Once again my tastes are a little out of step with other film critics. My 2.5 out of 4 stars rating of the movie “Priest” is well above the average ratings at Metacritic, RottenTomatoes and IMDB. But as I’ve written before, variety is the spice of life; different strokes for different folks.
“Priest,” directed by Scott Charles Stewart (“Legion”) is a post-apocalyptic vampire western based on the gothic horror manhwa (Korean comic) of the same name created by Min-Woo Hyung. The movie’s screenplay was written by relative newcomer Cory Goodman. I have not read the comics, so I cannot vouch for how much or little the film resembles the source material.
The Priest about whom the movie is titled is a warrior bred by society to kill the blind and powerful vampires which prey on humanity. After many years of war, the vampires are in hiding, so much so that society believes there is no longer a vampire menace. The Church rules with a strong fist in this dark future, and its leaders tell people the vampire problem is no more. But at a remote outpost, it seems the vampires have attacked again–and a teenage girl has been kidnapped. The sheriff from the outpost (Cam Gigandet) solicits the Priest for help. The Priest (portrayed with effective swagger and mysticism by Paul Bettany) defies the wishes of the Church and joins forces with the sheriff to defeat the vamps and rescue the girl. The supporting cast includes Maggie Q, Karl Urban, Lily Collins, Brad Dourif and Christopher Plummer. There’s also a small performance from Stephen Moyer of “True Blood” fame.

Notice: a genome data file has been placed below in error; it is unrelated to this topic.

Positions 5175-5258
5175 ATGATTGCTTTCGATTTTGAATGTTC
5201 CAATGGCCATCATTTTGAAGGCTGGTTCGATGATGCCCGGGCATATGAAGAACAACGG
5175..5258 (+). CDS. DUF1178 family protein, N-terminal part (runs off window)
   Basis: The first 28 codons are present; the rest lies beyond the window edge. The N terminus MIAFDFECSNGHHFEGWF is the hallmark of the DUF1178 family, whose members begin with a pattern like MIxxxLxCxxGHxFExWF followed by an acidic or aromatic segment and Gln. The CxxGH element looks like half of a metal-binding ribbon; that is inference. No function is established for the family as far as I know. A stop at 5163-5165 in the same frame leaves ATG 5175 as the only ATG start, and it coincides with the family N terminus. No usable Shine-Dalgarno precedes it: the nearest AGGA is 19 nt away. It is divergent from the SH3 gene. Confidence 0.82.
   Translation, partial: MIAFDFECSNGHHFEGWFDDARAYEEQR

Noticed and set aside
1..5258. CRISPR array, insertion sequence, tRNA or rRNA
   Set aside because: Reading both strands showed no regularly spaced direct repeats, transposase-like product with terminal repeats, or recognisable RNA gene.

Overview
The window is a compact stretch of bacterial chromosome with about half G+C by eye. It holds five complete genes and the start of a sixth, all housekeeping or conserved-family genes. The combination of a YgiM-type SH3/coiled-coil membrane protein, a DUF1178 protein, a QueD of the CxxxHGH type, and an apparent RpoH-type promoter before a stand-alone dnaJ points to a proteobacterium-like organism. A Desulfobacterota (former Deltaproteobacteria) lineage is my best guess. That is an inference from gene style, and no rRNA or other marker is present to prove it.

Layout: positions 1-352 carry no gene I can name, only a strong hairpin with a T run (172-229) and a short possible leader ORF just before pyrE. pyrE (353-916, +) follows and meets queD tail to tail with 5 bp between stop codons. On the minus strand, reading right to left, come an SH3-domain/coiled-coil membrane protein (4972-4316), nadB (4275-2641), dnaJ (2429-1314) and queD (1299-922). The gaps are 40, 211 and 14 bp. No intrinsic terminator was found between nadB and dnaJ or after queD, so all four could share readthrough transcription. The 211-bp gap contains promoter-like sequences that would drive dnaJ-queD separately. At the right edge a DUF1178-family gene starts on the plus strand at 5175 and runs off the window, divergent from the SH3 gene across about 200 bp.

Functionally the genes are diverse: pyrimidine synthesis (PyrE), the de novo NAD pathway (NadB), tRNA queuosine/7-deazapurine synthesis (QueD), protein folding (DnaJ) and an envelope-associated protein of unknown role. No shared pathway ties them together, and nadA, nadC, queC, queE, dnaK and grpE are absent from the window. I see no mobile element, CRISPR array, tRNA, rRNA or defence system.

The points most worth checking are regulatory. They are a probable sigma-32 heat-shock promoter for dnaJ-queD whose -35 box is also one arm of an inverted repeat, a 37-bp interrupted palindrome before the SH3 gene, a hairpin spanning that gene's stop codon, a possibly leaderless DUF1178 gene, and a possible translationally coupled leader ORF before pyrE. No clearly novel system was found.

The story of “Priest” is linear. There’s nothing complicated here and virtually no character development. But I think the simplicity works to the film’s advantage. This is straight-forward story-telling, much like enjoyable Hollywood westerns from the past. There are good guys, bad guys, more bad guys, outposts, a sheriff, a renegade hero, a mission to rescue a young girl and an attempt to prevent a further, greater disaster. In fact, our hero acts and talks a bit like Clint Eastwood.
The movie clocks in at an efficient 87 minutes. Overall “Priest” is directed at a very brisk pace. No nonsense. The movie begins by jumping right into the action, followed by an animated montage which explains the background and setting. The music and sound are effective, as are the dramatic camera work and decent special effects. I also enjoyed the art direction and design of the film’s future world. The filmmakers have demonstrated that they know what they are doing.
Although I loved the movie, I understand “Priest” may not appeal to everyone. It’s not perfect, and its simplicity may disappoint some viewers. I would have also prefered at least one more fight scene. But as a lower tier popcorn thriller, it fares well. “Priest” is just what I’d expect from a post-apocalyptic horror western: action, fun, thrills and mood.
Rating 2.5 out of 4 stars
2011, Rated PG-13, 87 minutes, Action, Horror, Sci-Fi